The Thanksgiving holiday has arrived and with it comes family, food, and a surprising amount of downtime in which to watch TV.
With relatives gathering around to lazily drift off into a post-turkey nap, it can be hard to find something that’s mutually agreed upon to put on TV. Fortunately, sitcoms throughout the years have gifted viewers with dozens of Thanksgiving-based episodes that will allow you and your loved ones to bond over the tradition that you and some beloved characters are all sharing.
To help facilitate the post-dinner viewing, below is a list of Thanksgiving sitcom episodes worth throwing on the TV this holiday.
“Friends” Season 3, Episode 9 – “The One With The Football”
What better way to commemorate the gathering of family than with a good old-fashioned sibling rivalry. When the gang finishes watching a football game, they decide to have a fun pick-up game outside. However, Monica and Ross explain that they haven’t played football together since Monica broke her brother’s nose several years ago while competing for the “Geller Cup.” Before long, the entire “Friends” group finds themselves swept up in the competition and taking the game more seriously than even the desire to sit down and have a nice meal. If you’re a family full of stubborn football fans, you’ll relate to this episode.
“Brooklyn Nine-Nine” Season 1, Episode 10 – “Thanksgiving”
Some families that gather for Thanksgiving are less-than-traditional. There’s perhaps no better example of a non-traditional family than the gang on “Brooklyn Nine-Nine.” In its first Thanksgiving episode of the series, Amy tries to make the newly-instated Captain Holt her mentor with a lavish celebration. Jake, however, hates the holiday due to some deep-seated issues with his own family. He asks Holt if he can work a case and lucks out when both he and Holt are called away to investigate money being stolen from the precinct. While they chase the bad guys, Holt manages to teach Jake that family doesn’t have to be a thing that you’re burdened with, but rather something you can choose for yourself. In the end, the precinct bonds over a very non-traditional meal side-by-side with the people they’ve chosen to love.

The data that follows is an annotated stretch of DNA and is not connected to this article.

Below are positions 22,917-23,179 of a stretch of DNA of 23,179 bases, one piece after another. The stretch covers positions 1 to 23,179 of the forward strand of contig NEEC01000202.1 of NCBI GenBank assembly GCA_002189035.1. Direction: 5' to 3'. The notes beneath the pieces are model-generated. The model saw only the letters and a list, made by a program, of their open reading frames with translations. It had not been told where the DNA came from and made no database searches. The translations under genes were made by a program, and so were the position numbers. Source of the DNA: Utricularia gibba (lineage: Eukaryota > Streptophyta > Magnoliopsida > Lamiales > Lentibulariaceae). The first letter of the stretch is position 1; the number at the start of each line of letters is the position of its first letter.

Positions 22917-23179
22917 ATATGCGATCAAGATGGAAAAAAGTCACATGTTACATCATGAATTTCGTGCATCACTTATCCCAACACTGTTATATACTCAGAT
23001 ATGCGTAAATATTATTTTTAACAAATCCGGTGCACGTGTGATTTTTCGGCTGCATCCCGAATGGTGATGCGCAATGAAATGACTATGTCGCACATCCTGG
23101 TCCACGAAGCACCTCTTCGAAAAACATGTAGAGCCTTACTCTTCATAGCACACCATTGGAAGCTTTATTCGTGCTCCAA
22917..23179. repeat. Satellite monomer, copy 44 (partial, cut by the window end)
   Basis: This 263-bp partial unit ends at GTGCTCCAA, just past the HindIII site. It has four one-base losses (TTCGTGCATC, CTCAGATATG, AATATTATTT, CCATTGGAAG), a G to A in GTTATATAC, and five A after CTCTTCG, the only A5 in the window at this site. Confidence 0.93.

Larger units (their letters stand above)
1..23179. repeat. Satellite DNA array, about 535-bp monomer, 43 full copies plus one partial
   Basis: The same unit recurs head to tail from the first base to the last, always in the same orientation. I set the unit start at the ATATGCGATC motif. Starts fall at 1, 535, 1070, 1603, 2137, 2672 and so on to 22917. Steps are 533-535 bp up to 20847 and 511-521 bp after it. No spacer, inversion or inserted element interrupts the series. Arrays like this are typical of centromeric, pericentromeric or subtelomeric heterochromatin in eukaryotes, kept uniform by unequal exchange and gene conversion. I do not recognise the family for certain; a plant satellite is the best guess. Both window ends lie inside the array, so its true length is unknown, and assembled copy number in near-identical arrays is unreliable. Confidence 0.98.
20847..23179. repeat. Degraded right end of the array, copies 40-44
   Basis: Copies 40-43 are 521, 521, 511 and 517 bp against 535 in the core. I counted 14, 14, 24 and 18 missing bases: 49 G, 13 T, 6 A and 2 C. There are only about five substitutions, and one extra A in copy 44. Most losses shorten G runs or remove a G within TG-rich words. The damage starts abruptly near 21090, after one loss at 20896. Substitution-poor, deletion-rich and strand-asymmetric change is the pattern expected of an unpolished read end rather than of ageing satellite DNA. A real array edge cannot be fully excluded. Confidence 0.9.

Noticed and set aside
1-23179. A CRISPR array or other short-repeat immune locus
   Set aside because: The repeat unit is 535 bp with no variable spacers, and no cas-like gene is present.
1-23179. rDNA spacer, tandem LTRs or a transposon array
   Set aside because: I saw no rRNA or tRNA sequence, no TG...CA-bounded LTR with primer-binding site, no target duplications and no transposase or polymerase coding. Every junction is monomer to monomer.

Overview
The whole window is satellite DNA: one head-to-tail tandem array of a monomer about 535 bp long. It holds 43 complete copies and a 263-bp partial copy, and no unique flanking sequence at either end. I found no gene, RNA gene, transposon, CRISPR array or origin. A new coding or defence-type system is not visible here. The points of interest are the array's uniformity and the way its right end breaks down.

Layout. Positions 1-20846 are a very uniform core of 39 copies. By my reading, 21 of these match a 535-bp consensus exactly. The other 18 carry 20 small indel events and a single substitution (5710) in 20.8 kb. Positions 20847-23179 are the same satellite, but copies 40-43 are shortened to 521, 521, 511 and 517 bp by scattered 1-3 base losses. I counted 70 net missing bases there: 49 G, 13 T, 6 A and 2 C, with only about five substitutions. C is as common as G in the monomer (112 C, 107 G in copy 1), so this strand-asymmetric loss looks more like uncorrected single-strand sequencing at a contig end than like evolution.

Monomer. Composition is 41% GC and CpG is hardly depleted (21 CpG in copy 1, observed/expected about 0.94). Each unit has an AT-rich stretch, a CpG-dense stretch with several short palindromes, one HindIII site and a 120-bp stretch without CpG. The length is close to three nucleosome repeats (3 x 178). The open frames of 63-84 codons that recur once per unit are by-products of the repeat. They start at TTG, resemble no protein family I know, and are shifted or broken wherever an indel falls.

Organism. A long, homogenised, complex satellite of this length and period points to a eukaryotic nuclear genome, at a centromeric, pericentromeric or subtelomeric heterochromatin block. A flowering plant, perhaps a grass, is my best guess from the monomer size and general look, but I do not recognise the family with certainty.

“Cheers” Season 5, Episode 9 – “Thanksgiving Orphans”
After being forced together by a series of unfortunate circumstances, the regulars at the bar find themselves at Carla’s house where the lack of family and domestic setting drive them over the edge as they grapple with their frustrated shortcomings. Eventually, the lack of proper food leads tempers to a boiling point that can only be vented by way of a good-old-fashioned food fight. While it starts out as confrontational, they find that the food brought them together in the end, even if it wasn’t through eating it.
“How I Met Your Mother” Season 3, Episode 9 – “Slapsgiving”
When Lily and Marshall try to jump-start a holiday tradition by hosting Thanksgiving, the group can’t help but let their personal turmoil get in the way. While Robin and Ted try to get over their recent breakup, the real threat to Lily’s perfect image of a Thanksgiving comes from her husband’s constant torturing of Barney over the third in their ongoing slap bet. As everyone grinds their particular axes, they eventually learn that holiday traditions can’t be manufactured and simply have to come about organically by way of the people you love. This episode is a standout if for no other reason than it gave fans the catchy song, “You Just Got Slapped.”
“Seinfeld” Season 6, Episode 8 – “The Mom and Pop Store”
If you’re tired of Thanksgiving episodes that simply depict characters gathering around a table to eat in the end, this installment of “Seinfeld” is probably for you. While it lacks a traditional turkey and dinner setting, it focuses entirely on a uniquely New York tradition, the Macy’s Thanksgiving Day Parade. When Elaine lands her boss a chance to hold the Woody the Woodpecker float at the parade, she has her work cut out for her in order to make it work. Meanwhile, Jerry struggles to understand why he wasn’t invited to a friend’s party while George buys Jon Voight’s car. If it doesn’t sound like you’re dealing with an average show about Turkey Day, you’re right, but “The Mom and Pop Store” works nonetheless.